Someone from the stern was hooked up on a huge king mackerel and joined me on the pulpit with Josh patiently waiting with the gaff. I had my back to the action only three feet behind me, holding on for dear life in the heaving seas, quite comfortable and serene... until Josh made his move with the gaff. I turned to see him raise a twenty five or thirty pound king over the rail and try to sidestep the anchor line to keep his balance, both hands on the gaff. With only three feet separating my upper body from a gaping mouth full of razor sharp teeth, capable of slicing a fish in two with medical precision and vengefull eyes focused on the only target in front of it, me, I hoped Josh would keep control of his balance, as I had nowhere to go but in the direction of the closest hospital. Thankfully he decked the fish, leaving a heavy layer of slime on the no skid rubber mats, and none of my blood. King fish slime must be the most slippery substance known to man, one has no preparation time once you set foot on it, you are instantly transported to somewhere you didn't intend to be. Well Josh stepped on the slime and what followed looked like a Tom and Gerry cartoon. He had one hand on the rail and the other on the anchor tie off, his feet were spinning but there was no friction to give him traction. He ran about a mile and didn't go anywhere, too funny! We laughed and he quickly dispersed the slime, danger gone.

    Wave action was causing me a bit of concern that I might be partially immersed unexpectely on my lonely perch on the pulpit, but I was still trying to ignore that the trip was nearing it's end when Greg announced it was the last stop. I first heaved a squid, ballyhoo combo to the voracious hoard below and had it, then another, slurped professionally off my hook. Another of the same and mutton on! By this time, I had one hand almost constantly holding on to the rail, while I fished with the other, but if you read a couple paragraphs ago about the bucking broncho effect, two hands on the fishin pole were required. Stooping a bit and locking my armpit over the rail solved the problem and soon my fourteen pound thoroughbred was thrashing at the surface. I yelled MATE! and Josh, all the way back at the stern, heard me plainly and appeared to save the day from a hundred feet away. Josh was The Man this trip!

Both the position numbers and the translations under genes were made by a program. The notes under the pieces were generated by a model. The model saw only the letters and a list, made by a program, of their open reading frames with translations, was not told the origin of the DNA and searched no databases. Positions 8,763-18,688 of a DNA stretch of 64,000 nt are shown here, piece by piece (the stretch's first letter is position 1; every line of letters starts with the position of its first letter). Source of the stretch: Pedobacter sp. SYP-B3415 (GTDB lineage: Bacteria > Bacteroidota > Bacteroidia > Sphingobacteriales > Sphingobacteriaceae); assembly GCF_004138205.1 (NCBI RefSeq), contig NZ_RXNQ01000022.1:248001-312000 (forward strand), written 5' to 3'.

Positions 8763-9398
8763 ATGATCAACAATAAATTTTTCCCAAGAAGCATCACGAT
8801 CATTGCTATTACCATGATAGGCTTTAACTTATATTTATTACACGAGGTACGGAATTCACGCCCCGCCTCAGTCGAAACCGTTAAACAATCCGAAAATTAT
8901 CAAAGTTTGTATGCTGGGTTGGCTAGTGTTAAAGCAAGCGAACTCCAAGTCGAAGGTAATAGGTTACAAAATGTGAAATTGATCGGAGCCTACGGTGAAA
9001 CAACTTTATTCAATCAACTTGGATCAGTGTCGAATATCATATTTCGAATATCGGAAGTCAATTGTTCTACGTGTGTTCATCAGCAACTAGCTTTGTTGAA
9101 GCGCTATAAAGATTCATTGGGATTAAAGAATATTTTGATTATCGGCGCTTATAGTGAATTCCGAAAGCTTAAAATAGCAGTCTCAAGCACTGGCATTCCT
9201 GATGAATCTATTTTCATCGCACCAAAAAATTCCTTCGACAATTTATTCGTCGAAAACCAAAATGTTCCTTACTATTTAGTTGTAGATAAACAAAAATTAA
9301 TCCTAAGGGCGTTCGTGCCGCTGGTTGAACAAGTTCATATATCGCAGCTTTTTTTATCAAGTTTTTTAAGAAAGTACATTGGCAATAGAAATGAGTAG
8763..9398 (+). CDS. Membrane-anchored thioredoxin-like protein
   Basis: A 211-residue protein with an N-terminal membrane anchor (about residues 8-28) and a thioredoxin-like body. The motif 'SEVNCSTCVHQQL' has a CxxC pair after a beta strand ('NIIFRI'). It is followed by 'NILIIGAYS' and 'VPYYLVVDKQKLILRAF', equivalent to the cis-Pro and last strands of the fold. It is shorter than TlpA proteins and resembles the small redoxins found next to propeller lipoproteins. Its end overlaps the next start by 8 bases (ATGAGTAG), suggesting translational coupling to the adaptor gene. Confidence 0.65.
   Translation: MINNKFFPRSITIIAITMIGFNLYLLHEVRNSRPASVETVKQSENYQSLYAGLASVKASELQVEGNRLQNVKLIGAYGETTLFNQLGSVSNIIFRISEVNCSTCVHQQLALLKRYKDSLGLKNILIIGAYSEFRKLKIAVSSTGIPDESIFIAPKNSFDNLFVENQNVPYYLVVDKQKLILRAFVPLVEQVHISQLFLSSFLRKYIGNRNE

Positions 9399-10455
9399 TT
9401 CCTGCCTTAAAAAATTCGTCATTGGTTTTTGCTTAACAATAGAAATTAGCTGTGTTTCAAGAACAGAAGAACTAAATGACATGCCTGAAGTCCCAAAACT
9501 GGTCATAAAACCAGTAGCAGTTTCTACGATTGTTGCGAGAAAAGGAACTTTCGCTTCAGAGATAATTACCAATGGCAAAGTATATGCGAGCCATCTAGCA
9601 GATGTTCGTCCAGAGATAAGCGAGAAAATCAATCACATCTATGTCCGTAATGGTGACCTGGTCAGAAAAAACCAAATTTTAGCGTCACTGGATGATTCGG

The wind was howling when we arrived home and one glance at the waterside fish cleaning table told us there was no fish hacking tonight. At six-thirty next morning, I took a peek, still gale force winds were pummeling the sea wall, this was not going to be fun. Eight AM was our photo op and group dissecting therapy, and Mother Nature was in a very bad mood. Charlie and I took a small tarp and carefully manouvered it into place, a bit at a time and with the wind holding it in place against the back of the cleaning station, shelter was accomplished and an assembly line fish cleaning event occurred.

    Sixteen totes total, I think, probably Art with high hook, including a twenty pounder, Tom Randy and I each with about the same total at seventeen muttons and numerous other delicacies, best trip of the season, a real humm dinger! Can't wait for this weekend! I hear they have loads of room.

    Next year we have enough fishermen at the Jolly Roger to book a charter, oh boy, twenty fishing fools all in one place at the same time. Look out Capt Greg and crew!!! I'll try not to bang my lead off the wheel house ever again and screw you Chad and Josh for telling Greg it was my rod,,,, again. SORRYEE!!

    All for now
    Cameron

  2. #2
    Senior Member Got TA Go's Avatar
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    Great report!

    Thanks for taking the time to write that. I felt like I was there with you!

    Rob
    www.gottagofishinginkeywest.com


    Hero's Don't Wear Capes....They Wear Dog Tags.

  3. #3
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    Great fishing and fabulous account. Seems like this season, the predators toll have become more significant every trip. Losing 30-50% hookups to predators was not a thing of the past. I had a similar experience in Nov a first for me.

  4. #4
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    "25 seconds later" haha. I can relate to that! Great report.

  5. #5
    Senior Member jakedge's Avatar
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    Great report Cameron. Funny story with Josh on the mackerel slime. He's a big boy, if he falls the whole boat is going to shudder!

  6. #6
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    Nice story any pics?

  7. #7
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    Good read- nice catching- do you use circle hooks on your chicken rigs?

  8. #8
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    Awesome write up as always Cameron . Thanks for taking the time to write. One more month and I will be fishing on the Yankee Capts again.

  9. #9
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    Thank you Cam'

    Great report as usual. I wish I had taken some pics of the group fishing the bow, but it's so hard when fish are biting to put the rod down to take pics!

    I'm sure I'll see you soon at the rail!

    Art.